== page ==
Actress Mila Kunis and her husband, Ashton Kutcher, have made headlines after announcing they won’t be putting any presents under the Christmas tree for their kids. Starting this year, the couple is instituting a new holiday tradition, one that they feel will benefit their family and others.
Kunis, who is anticipating the release of her most recent film, “Bad Moms Christmas,” isn’t really a bad mom at all. After recognizing how overwhelmed their toddler was at the mountain of gifts under the tree last year, Kunis and Kutcher agreed the Christmas craze wouldn’t happen again.
The couple has spent a busy year adapting to being parents of two. Their daughter, Wyatt, is now 3 years old, and their son, Dmitri, is almost 12 months old.
“So far, our tradition is no presents for the kids,” Kunis told Entertainment Tonight. “We’re instituting it this year because when the kids are [younger than] one, it doesn’t really matter.”
“Last year when we celebrated Christmas, Wyatt was two and it was too much,” Kunis explained. “We didn’t give her anything — it was the grandparents.”
This year, Kunis and Kutcher are hoping for a simpler, calmer Christmas. “We’ve told our parents, ‘We’re begging you — if you have to give her something, pick one gift,” Kunis said.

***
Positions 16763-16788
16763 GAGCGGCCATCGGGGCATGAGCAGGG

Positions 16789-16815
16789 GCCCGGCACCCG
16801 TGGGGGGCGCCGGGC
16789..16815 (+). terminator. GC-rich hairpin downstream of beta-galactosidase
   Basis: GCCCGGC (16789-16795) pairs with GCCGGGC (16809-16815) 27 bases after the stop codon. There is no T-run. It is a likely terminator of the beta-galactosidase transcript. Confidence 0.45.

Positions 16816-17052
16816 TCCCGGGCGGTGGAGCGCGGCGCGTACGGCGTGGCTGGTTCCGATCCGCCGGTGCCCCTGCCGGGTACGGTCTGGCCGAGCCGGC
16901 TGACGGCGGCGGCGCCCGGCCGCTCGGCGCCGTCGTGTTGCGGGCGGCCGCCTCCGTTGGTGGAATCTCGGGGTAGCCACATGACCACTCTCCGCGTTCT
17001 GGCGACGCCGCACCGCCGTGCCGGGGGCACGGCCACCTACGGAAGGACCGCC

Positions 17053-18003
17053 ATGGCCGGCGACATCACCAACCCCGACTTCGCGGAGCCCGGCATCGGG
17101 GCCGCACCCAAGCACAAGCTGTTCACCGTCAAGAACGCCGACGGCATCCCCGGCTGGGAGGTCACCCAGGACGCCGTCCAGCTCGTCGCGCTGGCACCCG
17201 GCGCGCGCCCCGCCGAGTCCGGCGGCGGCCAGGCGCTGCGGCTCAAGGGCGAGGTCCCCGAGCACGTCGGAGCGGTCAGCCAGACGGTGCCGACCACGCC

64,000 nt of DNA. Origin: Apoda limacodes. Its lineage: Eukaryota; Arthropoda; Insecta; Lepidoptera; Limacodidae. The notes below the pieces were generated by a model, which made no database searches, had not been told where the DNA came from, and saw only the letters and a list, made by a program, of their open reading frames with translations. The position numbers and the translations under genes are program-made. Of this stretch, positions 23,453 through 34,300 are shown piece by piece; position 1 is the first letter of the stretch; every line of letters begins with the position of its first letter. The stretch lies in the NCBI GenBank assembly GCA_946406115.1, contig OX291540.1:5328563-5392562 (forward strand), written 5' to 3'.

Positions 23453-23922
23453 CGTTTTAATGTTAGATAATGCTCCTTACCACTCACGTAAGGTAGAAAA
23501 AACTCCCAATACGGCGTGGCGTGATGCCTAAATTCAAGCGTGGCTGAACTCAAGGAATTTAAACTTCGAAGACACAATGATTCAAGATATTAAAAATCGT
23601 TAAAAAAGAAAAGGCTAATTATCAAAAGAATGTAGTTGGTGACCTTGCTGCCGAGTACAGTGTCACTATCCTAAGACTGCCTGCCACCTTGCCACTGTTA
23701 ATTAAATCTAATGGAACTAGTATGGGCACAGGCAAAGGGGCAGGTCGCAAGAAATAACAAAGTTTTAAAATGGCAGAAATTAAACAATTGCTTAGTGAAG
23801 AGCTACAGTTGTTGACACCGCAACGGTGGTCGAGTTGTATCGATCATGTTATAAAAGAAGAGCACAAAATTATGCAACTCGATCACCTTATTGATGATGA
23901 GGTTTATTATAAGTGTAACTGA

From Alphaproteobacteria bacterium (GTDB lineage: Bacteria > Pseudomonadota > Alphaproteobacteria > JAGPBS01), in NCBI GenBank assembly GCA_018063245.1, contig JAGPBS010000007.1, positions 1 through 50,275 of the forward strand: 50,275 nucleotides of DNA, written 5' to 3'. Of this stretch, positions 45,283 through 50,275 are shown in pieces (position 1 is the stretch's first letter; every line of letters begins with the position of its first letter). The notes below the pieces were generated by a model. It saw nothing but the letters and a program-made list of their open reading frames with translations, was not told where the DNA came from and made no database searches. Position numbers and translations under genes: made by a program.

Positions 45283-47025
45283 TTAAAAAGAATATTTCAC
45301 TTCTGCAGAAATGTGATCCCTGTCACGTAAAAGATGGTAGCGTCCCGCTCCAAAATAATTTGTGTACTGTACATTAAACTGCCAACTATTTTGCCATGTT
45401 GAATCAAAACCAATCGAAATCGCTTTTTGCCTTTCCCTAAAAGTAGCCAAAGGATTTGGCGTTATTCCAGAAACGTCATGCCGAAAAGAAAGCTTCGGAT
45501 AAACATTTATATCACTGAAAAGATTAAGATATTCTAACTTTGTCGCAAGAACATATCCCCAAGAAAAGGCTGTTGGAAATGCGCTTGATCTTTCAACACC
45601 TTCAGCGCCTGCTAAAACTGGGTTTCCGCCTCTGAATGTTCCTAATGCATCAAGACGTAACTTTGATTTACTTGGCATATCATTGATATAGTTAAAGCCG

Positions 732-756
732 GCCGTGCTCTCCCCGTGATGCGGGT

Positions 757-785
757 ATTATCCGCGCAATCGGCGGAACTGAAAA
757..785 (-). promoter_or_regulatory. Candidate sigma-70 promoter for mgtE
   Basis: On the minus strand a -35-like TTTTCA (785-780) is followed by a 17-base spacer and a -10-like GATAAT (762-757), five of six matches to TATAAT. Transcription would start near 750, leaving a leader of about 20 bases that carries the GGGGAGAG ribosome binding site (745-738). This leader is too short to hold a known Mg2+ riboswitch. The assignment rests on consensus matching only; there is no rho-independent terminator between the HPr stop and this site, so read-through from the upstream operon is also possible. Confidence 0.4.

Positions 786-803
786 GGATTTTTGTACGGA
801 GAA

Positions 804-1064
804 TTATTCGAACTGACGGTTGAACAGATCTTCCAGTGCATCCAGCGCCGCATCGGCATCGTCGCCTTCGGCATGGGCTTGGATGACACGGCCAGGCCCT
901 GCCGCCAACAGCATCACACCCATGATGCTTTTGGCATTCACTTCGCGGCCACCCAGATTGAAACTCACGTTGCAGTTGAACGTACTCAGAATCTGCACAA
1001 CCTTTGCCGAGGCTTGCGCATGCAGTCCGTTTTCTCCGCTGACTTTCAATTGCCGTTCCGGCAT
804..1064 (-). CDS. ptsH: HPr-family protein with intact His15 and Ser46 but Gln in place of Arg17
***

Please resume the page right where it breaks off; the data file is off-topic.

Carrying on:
“Otherwise, we’d like to take a charitable donation to the Children’s Hospital or a pet — whatever you want,” Kunis continued. “That’s our new tradition.”
Kunis, who came to America from communist Russia, has enjoyed the “magical quality” of celebrating Christmas in the states. “We come to America and we’re like, ‘Christmas is so inclusive,’” Kunis recalled, especially compared to the stoic holidays she remembers from her time in Russia.
“In Russia, back in the day, it was a very religious holiday, so you don’t celebrate Christmas if you’re not Christian and if you’re not at Mass,” Kunis explained. “So, I being Jewish, was like, ‘Christmas is not for you.’”
Over the years, Kunis’ family has learned to embrace all the joy and togetherness that Christmas has to offer. “It’s all family time, but having kids, we’re building up our own little versions of tradition,” Kunis said.
What do you think about this tradition? Have you ever tried anything similar?
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